With the central bank drums beating for several decades prior to the creation of the Fed, the Panic of 1893 really agitated the liberal and statist financiers and academics to begin a much more aggressive drive. They were demanding for more elasticity of the currency and the gold standard, which strongly anchored the currency and credit to wealth creation of products and services.[6]

One of the underpinnings – supposedly – of the Federal Reserve was to stabilize prices. However, the stabilization of prices when productivity is constantly improving, as it has continually in the United States, can mislead the market. These false signals can damage markets, prices, wages, and the investment of capital.   Murray Rothbard accurately describes how the comfort of stable prices can ultimately lead to damage or even the collapse of markets or even the entire economy. Rothbard writes:

One of the reasons that most economists of the 1920s did not recognize the existence of an inflationary problem was the widespread adoption of a stable price level as the goal and criterion for monetary policy.  The extent to which the Federal Reserve authorities were guided by a desire to keep the price level stable has been a matter of considerable controversy.  Far less controversial is the fact that more and more economists came to consider a stable price level as the major goal of monetary policy.  The fact that general prices were more or less stable during the 1920s told most economists that there was no inflationary threat, and therefore the events of the great depression caught them completely unaware.

Actually, bank credit expansion creates its mischievous effects by distorting price relations and by raising and altering prices compared to what they would have been without the expansion….Suffice it to say here that the stability of wholesale prices in the 1920s was the result of monetary inflation offset by increased productivity, which lowered costs of production and increased the supply of goods.  But this “offset” was only statistical; it did not eliminate the boom-bust cycle, it only obscured it.[7]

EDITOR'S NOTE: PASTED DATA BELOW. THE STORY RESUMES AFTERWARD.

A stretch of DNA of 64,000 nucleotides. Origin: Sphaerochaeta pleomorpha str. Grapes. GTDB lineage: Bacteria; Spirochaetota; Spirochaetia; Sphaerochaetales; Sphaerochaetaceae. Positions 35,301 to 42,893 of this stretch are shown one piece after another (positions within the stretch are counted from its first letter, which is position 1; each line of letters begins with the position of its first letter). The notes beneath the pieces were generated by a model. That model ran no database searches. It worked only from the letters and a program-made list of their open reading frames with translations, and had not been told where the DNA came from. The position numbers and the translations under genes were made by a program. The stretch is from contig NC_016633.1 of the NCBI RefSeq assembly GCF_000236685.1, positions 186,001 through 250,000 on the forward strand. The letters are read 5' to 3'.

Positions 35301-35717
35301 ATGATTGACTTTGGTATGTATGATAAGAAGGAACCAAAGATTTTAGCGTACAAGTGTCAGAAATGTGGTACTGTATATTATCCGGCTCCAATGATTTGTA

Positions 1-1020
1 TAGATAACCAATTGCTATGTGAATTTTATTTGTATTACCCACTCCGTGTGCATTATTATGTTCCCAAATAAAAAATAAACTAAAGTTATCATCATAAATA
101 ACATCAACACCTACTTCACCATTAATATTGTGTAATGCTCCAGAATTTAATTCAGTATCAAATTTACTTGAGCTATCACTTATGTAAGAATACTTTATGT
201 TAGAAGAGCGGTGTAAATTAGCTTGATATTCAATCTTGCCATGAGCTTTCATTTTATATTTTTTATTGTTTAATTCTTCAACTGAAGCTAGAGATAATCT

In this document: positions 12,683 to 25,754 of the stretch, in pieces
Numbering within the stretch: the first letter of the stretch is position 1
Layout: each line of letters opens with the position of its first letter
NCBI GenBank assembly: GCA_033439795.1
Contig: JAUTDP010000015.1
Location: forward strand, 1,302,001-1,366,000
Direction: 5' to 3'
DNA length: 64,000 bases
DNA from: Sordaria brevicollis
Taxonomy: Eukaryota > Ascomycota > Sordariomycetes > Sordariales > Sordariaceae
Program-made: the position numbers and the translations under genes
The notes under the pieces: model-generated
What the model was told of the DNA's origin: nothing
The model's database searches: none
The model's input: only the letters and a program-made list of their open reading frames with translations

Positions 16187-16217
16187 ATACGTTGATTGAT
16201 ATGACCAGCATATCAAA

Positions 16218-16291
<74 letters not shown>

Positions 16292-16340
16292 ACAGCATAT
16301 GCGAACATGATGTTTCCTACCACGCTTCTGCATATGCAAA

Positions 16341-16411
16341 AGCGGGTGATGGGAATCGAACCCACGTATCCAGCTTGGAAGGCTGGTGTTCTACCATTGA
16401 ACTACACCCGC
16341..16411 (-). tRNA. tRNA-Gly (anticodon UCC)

[1] For a detailed report and analysis of the actions and events which lead up to the creation of the Federal Reserve see Murray N. Rothbard, Fall 1999, “The Origins of the Federal Reserve,” The Quarterly Journal of Austrian Economics, Vol. 2, No. 3, pp. 3-55.

[2] James Grant, 2014, The Forgotten Depression, (New York, NY: Simon & Schuster), p. 50.

[3] James Grant, 2014, The Forgotten Depression, (New York, NY: Simon & Schuster), pp. 55-56.

[4] George Selgin, Spring 2010, “Central Banks as Sources of Financial Instability,” The Independent Review, Vol. 14, No. 4, pp 485-486.

[5] Murray N. Rothbard, Fall 1999, “The Origins of the Federal Reserve,” The Quarterly Journal of Austrian Economics, Vol. 2, No. 3, p. 40.

[6] Murray N. Rothbard, Fall 1999, “The Origins of the Federal Reserve,” The Quarterly Journal of Austrian Economics, Vol. 2, No. 3, pp. 15-17.

[7] Murray N. Rothbard, 2008 (originally published in 1963), America’s Great Depression, (Auburn, AL: Ludwig von Mises Institute), pp. 169-170.